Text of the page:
DRUGS to lower cholesterol should be prescribed far more widely because they significantly cut the rate of heart attacks and strokes even in low-risk patients, researchers say.
In an analysis of 27 studies, University of Sydney researchers found the risk of cardiovascular deaths was reduced by 15 per cent in low-risk patients who took the drugs, called statins, compared with those who did not.
The patients were considered to have a less than a 10 per cent risk of having a heart attack or stroke within five years, and are not recommended for statin treatment under current guidelines. But the researchers, from the National Health and Medical Research Council clinical trials centre, said the reduction in cardiovascular deaths achieved in the low-risk group was similar to that for high-risk patients.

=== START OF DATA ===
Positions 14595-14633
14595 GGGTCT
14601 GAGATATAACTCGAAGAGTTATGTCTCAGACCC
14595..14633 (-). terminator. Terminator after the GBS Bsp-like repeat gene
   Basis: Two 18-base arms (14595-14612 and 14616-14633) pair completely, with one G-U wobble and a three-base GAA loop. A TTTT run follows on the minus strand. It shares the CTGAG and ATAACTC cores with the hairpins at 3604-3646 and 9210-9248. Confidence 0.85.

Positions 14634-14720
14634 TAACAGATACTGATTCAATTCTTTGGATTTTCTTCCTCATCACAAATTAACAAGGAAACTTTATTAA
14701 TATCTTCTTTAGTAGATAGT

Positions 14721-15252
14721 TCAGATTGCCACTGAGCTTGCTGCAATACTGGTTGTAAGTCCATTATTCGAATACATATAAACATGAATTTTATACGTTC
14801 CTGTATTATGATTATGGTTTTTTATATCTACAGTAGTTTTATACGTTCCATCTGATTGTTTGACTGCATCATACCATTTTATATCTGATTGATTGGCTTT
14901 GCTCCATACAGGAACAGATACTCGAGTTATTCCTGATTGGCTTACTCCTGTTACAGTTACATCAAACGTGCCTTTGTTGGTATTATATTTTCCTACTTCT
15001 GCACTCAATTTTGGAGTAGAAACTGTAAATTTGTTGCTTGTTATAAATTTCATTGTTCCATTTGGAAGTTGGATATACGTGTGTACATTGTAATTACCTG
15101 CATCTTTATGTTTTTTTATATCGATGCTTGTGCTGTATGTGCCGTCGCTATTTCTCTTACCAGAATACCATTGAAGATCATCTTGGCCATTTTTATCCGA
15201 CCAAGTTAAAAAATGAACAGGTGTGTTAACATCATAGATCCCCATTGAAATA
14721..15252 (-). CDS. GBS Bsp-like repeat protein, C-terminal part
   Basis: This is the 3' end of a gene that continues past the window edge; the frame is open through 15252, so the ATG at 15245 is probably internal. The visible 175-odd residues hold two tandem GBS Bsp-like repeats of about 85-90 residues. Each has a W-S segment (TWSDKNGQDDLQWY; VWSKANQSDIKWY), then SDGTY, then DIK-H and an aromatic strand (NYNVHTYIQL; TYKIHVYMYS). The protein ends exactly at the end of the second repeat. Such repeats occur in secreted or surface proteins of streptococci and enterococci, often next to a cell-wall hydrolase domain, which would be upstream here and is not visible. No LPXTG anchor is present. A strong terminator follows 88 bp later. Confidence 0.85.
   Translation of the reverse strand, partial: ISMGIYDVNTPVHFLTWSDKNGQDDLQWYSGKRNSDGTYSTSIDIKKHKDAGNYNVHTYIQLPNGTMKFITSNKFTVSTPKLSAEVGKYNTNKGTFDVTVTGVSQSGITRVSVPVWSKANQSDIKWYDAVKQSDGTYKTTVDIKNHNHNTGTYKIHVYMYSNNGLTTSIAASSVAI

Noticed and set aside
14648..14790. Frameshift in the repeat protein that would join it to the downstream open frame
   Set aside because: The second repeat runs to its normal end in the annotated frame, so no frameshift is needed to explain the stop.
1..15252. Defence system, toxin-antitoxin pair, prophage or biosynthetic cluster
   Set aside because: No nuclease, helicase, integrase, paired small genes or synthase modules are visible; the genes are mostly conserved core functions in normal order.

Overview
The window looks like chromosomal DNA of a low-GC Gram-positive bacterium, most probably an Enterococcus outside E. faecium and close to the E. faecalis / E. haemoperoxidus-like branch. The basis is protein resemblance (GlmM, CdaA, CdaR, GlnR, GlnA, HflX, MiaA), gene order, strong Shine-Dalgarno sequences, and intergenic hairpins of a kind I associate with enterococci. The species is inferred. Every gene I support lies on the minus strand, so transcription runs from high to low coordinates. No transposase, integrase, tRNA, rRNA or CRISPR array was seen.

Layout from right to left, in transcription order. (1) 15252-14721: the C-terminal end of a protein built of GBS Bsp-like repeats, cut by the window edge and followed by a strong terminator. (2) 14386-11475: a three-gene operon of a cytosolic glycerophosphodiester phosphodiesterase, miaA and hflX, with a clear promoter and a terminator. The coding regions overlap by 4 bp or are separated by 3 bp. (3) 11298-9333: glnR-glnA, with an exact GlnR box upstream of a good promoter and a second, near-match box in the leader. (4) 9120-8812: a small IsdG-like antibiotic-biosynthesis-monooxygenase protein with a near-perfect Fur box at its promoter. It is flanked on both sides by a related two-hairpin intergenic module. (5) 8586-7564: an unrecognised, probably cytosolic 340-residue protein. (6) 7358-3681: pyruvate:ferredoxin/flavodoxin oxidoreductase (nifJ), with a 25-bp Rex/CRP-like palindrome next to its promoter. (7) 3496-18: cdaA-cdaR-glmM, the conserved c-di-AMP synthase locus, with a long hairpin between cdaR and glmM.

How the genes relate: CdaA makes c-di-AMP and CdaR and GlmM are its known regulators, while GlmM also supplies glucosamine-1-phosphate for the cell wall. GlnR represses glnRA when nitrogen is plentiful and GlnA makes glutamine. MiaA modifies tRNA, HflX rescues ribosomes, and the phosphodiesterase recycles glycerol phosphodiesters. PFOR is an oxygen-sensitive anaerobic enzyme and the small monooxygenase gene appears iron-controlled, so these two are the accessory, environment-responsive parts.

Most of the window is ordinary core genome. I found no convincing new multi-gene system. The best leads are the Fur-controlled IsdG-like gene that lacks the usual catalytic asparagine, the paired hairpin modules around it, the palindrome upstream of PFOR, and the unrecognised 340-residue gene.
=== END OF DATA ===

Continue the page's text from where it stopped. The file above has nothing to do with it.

The findings prompted them to call for a review of clinical guidelines so that low-risk patients were prescribed statins where lifestyle modifications such as diet and exercise failed to lower their cholesterol.